As the fear of communism spread across the globe, the spirit of 76 arose – the Model 76.
They aren’t clones or knock offs, but a pair of guns with roots in Scandinavia both bearing the Model 76 moniker and sharing similarities with other guns.
The Valmet Model 76 can quickly trace their lineage to the AK-47, while the Smith & Wesson Model 76 shares similarities with another Scandinavian gun, Sweden’s Carl Gustaf M45 or K gun. The K is for Kulsprutepistole that translates to “bullet-squirting pistol.”
Both the Valmet M76 and the Smith & Wesson M76 will be available in Rock Island Auction Company’s May 19-21 Premier Auction.
M76: How It All Began
The roots of the Smith & Wesson M76 begins in Sweden during World War II. The Swedes, neutral during the war, didn’t have a submachine gun in their arsenal and feared one was needed since Finland, to the east, aligned with Germany for a time, and Norway, to the west, was occupied by the Nazis. Borrowing from the MP40, the British Sten, and the Soviet PPSh-41, Sweden started producing its own stamped metal submachine gun, chambered in 9mm, though not until the war was nearly over. The Carl Gustav M45 was an open bolt, full-auto only machine gun that held a 36-round magazine and spit lead at 600 rounds per minute.
In later years, U.S. Navy SEALs and other covert operators came to appreciate the Swedish submachine gun for its cyclical rate of fire, its reliability in the jungles of Vietnam, and the plausible deniability a Swedish gun offered American forces operating outside of Vietnam. However Sweden, trying to remain neutral, refused to sell more of its guns to the United States.
In the meantime – sort of, Finland feared falling into the Soviet Union’s sphere of influence. Mother Russia is what drove the Finns into the arms of the Nazis for a time during World War II.
Valmet’s Rk 62 that later became the semi-automatic Model 76 for the civilian market is Finland’s version of the AK-47. The M76 available in the May 19-21 Premier Auction was converted to full auto by Hard Times Armory of Smyrna, Georgia before the machine gun ban prohibited the manufacture of new machine guns.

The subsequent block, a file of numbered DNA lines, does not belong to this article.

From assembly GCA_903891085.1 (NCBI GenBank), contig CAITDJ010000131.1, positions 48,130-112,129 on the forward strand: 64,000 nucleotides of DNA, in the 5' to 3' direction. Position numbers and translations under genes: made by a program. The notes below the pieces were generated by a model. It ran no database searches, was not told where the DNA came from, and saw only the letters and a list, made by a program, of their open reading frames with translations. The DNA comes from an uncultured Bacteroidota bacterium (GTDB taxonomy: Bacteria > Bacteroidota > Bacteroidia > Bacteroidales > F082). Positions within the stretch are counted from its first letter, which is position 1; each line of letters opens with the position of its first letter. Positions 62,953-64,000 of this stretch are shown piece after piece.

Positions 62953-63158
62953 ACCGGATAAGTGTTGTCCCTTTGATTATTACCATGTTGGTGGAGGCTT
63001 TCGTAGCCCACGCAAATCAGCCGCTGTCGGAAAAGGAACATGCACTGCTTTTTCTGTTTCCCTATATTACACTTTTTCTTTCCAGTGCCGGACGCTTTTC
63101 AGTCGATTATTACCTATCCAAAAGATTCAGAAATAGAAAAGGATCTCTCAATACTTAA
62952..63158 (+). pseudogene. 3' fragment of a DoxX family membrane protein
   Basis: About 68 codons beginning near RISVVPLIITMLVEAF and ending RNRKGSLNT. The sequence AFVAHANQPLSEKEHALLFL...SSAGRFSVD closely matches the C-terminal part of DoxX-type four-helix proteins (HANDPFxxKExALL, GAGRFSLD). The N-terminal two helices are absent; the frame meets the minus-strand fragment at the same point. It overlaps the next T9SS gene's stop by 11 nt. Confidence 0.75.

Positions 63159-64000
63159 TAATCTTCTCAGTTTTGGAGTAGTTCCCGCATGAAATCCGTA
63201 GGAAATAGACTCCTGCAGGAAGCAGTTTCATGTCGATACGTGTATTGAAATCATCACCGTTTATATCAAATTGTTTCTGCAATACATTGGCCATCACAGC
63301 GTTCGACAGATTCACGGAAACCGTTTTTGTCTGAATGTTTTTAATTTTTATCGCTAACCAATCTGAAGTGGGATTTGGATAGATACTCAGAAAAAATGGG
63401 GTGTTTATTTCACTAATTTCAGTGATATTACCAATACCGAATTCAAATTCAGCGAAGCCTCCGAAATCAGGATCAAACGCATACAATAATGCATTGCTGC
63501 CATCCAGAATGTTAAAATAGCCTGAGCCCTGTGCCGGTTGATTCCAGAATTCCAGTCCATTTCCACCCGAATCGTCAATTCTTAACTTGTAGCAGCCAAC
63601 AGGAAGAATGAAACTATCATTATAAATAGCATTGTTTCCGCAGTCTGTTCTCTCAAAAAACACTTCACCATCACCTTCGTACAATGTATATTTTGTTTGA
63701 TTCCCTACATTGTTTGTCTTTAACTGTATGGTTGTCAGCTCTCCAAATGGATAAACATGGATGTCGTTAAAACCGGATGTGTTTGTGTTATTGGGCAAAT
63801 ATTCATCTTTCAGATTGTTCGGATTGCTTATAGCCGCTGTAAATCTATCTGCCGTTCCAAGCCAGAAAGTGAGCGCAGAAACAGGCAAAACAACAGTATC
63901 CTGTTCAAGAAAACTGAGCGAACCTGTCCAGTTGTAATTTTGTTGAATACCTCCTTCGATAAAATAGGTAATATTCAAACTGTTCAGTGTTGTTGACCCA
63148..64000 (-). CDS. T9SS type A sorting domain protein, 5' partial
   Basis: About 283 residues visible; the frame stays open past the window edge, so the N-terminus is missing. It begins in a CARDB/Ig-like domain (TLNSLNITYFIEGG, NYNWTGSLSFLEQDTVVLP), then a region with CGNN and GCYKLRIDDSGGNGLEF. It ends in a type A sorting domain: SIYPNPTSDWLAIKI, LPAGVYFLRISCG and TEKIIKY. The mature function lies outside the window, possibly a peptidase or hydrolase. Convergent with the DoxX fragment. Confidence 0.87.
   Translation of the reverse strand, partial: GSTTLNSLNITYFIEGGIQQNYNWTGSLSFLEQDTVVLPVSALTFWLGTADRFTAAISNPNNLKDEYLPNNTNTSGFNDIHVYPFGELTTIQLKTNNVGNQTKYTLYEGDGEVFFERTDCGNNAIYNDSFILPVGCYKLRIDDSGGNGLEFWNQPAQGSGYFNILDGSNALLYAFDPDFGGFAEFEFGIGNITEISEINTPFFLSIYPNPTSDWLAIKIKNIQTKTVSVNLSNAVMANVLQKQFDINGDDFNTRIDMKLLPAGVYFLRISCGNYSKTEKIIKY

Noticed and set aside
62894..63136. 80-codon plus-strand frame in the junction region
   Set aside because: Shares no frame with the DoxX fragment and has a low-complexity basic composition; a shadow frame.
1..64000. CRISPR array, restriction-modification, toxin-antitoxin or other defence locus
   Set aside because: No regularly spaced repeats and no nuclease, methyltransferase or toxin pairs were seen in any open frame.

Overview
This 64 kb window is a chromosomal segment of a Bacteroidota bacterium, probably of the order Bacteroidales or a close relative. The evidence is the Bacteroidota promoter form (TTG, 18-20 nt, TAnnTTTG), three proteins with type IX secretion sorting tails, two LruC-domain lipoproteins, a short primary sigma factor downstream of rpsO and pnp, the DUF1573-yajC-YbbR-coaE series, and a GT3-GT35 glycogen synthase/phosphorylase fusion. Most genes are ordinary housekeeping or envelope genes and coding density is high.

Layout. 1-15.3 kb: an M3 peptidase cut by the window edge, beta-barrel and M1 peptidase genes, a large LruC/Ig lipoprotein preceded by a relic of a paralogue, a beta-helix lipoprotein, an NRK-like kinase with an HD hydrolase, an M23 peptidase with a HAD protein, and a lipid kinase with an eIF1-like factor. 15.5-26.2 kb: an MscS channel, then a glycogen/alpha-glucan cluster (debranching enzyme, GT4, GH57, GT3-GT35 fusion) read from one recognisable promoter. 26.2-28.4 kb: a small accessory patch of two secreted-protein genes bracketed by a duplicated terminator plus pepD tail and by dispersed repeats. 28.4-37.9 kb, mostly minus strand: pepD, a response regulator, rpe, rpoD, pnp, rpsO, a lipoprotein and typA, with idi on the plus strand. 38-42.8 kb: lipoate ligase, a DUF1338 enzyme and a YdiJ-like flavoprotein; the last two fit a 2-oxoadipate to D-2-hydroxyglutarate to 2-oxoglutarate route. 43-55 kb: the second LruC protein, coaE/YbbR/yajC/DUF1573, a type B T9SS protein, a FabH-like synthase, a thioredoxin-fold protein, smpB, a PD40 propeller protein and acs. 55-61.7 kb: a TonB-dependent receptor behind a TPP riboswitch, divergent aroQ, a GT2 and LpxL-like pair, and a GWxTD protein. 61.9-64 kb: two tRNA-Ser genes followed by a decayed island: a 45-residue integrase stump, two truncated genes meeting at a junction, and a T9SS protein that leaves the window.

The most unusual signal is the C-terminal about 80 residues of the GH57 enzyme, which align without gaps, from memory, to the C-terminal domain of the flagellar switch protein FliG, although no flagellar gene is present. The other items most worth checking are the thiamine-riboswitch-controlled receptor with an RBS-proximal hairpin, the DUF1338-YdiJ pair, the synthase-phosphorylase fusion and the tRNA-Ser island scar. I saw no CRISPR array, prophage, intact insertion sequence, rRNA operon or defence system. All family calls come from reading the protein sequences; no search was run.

In the 1950s, the Finns obtained Kalashnikov AK-47s, did some testing to see if they would work in the harsh arctic climate and decided some changes were needed. The government asked Finnish companies SAKO and Valmet to submit a more suitable AK-style design. Valmet’s design was chosen and named the Rk 62, with some differences from its Russian relative, making it what many consider a superior AK-style rifle and others call the finest AK ever made. The gas system was modified to reduce recoil. The sights were improved with tritium inserts and the front sight was put on the gas block and the rear sight was moved back, expanding the sight radius. The stock was made of synthetic material and the barrel received a flash suppressor.
M76: Almost There
The U.S. Navy approached Smith & Wesson about making a submachine gun chambered in 9mm similar to the Swedish M45 and provided a list of characteristics wanted in the new gun. Though the designer claimed to not be aware of the Swedish gun, the Smith & Wesson shared its tubular shape, 9mm chambering, size, and distinct folding metal stock. By January 1967, Smith & Wesson had a prototype of an open bolt submachine gun that could fire 720 rounds per minute. It featured an ambidextrous selector switch, perforated heat shield, smooth pistol grip, and grooves in the receiver to keep maintenance minimal. A test lot of 100 guns, called the Model 76, were made, but by this time the Navy wasn’t interested in a submachine gun.
Meanwhile, in Finland, gun maker Valmet decided to export the Rk62 as a semi-automatic version chambered in .308 Winchester, .223 Remington/5.56 NATO, and 7.62×39, calling it the Model 76.